However, it is easy to construct a chart that will translate zoom magnification numbers into useful 35mm equivalent values. You can either print it out (small) and stick it on the bottom of the cam for reference, or like I do, memorize the numbers (it is no more difficult than memorizing a multiplication table like you did in primary school).

Here goes...

The base focal length (full wide angle) for most of the FZ series (FZ7, FZ20 etc) is 6mm. Because of the relationship of the lens image to the sensor size, the equivalent 35mm camera focal length is 36mm. The chart is worked out by simply multiplying 36 times each whole number zoom position.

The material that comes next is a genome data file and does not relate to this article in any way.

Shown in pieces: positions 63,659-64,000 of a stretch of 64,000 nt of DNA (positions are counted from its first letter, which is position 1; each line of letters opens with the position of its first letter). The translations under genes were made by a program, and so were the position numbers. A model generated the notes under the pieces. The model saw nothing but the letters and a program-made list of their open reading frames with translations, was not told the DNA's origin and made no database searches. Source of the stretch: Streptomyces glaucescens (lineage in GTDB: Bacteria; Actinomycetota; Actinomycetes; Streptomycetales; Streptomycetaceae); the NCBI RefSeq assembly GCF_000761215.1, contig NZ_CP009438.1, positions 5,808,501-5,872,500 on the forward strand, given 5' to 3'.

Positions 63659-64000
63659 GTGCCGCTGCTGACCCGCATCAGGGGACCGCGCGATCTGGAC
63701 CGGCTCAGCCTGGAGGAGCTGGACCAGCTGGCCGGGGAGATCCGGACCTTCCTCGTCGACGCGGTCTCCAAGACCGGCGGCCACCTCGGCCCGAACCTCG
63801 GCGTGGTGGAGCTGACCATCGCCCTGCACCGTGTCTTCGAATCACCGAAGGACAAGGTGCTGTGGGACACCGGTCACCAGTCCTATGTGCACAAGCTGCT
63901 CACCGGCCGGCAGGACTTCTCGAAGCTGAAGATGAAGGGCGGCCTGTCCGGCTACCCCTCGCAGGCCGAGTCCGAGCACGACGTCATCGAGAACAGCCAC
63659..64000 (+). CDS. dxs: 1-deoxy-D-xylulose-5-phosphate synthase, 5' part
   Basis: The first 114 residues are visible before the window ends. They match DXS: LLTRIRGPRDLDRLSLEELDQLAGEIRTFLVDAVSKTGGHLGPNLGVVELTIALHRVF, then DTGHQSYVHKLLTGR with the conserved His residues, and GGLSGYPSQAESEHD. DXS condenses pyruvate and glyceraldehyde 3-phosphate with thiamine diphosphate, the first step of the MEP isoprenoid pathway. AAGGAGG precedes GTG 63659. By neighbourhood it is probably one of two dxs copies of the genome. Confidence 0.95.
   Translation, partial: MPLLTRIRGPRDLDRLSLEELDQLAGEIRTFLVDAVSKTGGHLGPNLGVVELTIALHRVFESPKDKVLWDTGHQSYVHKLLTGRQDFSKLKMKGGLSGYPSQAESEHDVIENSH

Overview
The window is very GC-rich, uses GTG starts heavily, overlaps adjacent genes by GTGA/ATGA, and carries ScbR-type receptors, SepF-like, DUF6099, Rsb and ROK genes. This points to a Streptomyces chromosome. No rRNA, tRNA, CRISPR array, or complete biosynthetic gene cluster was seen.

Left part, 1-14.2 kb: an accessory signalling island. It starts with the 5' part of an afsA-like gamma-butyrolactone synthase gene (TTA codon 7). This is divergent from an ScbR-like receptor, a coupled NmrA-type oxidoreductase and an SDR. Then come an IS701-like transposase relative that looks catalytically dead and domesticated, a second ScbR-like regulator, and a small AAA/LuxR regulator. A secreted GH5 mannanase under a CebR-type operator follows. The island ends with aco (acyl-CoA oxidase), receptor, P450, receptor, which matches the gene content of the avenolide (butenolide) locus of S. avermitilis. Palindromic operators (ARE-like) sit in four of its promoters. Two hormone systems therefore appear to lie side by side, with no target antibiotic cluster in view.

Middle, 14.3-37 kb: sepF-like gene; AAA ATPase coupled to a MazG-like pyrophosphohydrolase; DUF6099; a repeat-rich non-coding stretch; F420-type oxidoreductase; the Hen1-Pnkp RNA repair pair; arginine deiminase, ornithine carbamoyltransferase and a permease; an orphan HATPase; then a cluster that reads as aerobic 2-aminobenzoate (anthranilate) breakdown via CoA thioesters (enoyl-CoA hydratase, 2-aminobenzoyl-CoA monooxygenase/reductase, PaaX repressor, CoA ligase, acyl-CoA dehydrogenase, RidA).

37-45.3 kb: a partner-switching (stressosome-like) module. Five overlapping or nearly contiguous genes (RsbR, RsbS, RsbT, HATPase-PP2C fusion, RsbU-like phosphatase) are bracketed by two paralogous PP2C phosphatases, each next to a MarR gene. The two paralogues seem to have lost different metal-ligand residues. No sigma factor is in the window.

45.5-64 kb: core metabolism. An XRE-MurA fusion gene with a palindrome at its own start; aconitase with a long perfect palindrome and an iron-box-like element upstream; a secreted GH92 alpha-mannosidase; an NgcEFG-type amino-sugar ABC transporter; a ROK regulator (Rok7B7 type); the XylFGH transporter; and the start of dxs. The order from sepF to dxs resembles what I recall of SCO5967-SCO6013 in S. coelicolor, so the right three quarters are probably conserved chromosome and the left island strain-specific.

1X = 36mm

2X = 72mm

3X = 108mm

4X = 144mm

5X = 180mm

6X = 216mm

7X = 252mm

8X = 288mm

9X = 324mm

10X = 360mm

11X = 396mm

12X = 432mm

You will notice some values close to those of traditionally favorite lenses along the way, like 70mm (2X), 100mm (3X), 180mm (5X), 280mm (8X), and 400mm (11X). It can be helpful to pre-select a zoom number in order to emulate the characteristics of a particular lens value.

Also notice that zoom lenses give a dramatic amount of change in the low ranges (the move from 1X to 2X

*doubles*the magnification of the lens), but there is little relative change between each "X" step the higher up you go (you must go from 6X all the way to 12X to double the magnification). So, each zoom number between 6 and 12 gives just a small increment of change.

Some of the FZ cameras (FZ5 etc) use a starting equivalent focal length of 35 instead of 36. Practically speaking, there isn't much difference, but if you like you can use a calculator to work out the exact focal lengths -- 35 x 1, 35 x 2, and so on.

-- PK